This is one of those alleys that’s been around for centuries, yet managed to leave hardly a trace of its existence in history.
This narrow alley off Cornhill lined with a mix of old bricks opens to a court space, and was once home to the offices of Dicken’s Ebenezer Scrooge
There is a wooden door near Bank tube station that’s worth paying a visit to at weekends, for only then can it be truly admired.
This seemingly fairly modern looking alley is actually one of the oldest in London, and potentially dates from pre-Saxon London.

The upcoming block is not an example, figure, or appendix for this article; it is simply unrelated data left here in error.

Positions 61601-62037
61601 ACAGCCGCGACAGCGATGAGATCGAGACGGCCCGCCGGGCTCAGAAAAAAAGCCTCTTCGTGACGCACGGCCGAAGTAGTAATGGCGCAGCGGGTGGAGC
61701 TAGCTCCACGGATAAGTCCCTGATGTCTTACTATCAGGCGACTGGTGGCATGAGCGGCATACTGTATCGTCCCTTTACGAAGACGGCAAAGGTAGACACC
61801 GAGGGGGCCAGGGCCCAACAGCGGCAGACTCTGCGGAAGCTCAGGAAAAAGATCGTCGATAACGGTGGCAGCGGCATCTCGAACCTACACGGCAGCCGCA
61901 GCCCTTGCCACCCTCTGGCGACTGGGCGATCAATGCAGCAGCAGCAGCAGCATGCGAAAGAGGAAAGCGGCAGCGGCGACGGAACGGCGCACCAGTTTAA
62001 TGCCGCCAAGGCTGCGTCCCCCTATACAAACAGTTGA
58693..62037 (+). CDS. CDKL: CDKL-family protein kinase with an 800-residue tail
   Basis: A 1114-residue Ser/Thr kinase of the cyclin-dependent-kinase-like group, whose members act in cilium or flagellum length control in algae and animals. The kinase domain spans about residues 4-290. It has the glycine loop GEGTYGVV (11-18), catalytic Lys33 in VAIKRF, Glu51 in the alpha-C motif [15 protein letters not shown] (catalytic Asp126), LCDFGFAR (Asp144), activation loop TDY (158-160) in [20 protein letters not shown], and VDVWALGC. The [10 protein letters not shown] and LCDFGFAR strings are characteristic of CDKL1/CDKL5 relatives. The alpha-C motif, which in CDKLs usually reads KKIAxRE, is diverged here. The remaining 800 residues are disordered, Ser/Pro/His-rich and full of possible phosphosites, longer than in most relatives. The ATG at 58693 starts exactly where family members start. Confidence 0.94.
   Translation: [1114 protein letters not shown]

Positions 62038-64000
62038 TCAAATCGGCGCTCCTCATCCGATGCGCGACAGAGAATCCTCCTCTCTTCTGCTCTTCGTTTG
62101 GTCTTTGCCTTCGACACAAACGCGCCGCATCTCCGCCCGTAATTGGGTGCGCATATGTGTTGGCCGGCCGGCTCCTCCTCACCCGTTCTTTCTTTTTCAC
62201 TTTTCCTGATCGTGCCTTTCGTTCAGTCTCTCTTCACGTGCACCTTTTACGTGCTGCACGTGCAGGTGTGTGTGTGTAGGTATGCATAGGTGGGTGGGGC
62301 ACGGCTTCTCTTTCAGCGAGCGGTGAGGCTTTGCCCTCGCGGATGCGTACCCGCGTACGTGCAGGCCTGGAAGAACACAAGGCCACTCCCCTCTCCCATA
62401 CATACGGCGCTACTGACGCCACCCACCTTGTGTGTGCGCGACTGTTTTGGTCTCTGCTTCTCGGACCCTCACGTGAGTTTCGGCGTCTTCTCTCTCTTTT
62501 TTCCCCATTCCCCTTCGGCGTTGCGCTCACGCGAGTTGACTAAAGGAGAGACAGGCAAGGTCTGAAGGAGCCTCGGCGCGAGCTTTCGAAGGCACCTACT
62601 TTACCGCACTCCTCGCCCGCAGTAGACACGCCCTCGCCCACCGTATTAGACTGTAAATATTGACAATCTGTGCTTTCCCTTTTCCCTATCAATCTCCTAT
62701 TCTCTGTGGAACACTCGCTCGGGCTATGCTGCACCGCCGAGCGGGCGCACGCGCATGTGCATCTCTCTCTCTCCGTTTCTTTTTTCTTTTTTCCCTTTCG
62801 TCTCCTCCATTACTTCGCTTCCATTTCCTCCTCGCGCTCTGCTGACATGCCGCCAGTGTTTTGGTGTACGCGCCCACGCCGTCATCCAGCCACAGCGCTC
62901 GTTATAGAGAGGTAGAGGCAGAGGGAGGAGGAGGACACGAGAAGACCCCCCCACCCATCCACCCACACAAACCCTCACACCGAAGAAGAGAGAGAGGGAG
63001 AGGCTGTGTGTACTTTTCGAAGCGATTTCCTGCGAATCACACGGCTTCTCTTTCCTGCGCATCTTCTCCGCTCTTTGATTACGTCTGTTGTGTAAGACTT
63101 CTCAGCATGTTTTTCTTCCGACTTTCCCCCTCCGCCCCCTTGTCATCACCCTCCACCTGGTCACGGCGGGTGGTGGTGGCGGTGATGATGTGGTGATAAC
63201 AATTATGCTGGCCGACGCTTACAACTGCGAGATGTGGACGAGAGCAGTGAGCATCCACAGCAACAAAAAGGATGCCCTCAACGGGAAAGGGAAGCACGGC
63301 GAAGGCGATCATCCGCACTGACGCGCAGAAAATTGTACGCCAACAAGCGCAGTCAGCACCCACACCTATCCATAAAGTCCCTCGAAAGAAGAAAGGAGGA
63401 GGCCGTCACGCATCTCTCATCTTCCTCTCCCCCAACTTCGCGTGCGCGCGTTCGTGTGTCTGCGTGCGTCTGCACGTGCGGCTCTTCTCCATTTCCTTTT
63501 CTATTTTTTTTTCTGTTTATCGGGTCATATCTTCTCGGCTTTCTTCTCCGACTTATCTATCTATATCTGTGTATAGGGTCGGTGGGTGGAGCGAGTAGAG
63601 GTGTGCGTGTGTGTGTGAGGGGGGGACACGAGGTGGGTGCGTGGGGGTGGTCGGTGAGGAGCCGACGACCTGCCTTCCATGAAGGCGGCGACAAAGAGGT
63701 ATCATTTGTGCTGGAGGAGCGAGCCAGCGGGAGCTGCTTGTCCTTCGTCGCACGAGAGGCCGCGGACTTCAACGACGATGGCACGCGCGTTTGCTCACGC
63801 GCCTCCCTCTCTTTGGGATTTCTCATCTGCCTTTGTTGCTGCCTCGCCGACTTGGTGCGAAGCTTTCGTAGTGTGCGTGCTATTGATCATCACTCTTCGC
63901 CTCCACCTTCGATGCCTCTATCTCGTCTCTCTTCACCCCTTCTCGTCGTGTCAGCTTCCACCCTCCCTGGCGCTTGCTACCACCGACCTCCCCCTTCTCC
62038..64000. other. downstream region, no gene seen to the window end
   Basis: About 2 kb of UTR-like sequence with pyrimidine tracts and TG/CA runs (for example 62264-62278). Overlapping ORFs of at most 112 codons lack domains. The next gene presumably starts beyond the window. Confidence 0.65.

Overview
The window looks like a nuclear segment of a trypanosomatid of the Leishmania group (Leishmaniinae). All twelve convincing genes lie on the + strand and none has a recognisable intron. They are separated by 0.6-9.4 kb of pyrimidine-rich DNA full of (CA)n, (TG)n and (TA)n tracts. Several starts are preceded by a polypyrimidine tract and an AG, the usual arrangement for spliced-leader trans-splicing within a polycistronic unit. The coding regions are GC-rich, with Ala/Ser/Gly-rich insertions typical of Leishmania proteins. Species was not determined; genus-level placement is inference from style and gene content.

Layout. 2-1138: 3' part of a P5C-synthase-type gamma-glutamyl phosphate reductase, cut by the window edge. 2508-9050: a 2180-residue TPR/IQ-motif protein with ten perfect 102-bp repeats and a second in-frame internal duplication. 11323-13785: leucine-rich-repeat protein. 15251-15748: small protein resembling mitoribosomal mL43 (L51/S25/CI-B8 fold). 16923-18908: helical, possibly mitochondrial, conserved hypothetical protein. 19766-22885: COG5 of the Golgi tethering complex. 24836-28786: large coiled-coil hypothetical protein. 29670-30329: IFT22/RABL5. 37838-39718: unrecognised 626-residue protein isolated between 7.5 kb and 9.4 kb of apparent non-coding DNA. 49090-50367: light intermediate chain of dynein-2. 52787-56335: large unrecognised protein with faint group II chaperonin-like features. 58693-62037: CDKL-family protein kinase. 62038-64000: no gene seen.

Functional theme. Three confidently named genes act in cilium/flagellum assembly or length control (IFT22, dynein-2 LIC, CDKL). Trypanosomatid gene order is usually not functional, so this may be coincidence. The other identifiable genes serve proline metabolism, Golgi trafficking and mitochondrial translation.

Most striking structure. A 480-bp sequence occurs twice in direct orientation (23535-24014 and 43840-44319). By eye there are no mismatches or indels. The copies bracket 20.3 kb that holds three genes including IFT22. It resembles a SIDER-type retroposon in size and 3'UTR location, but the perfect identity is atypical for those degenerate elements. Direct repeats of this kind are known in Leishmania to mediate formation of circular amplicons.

One of the best hidden of the City’s alleys can be found through a small gap in a corner laying within a small maze of other alleys.
This is one of those seemingly ancient alleys that the City of London is so rich in, yet almost impossible to find anything about.
It’s 1am on 25th March 1748 and a small fire has started in a wig maker in the City of London. By lunchtime nearly 100 homes and two entire blocks in the heart of the city would lay in ruins.
This alley has the distinction of being involved indirectly in King Henry’s break from Rome and appeared in Pepy’s Diary.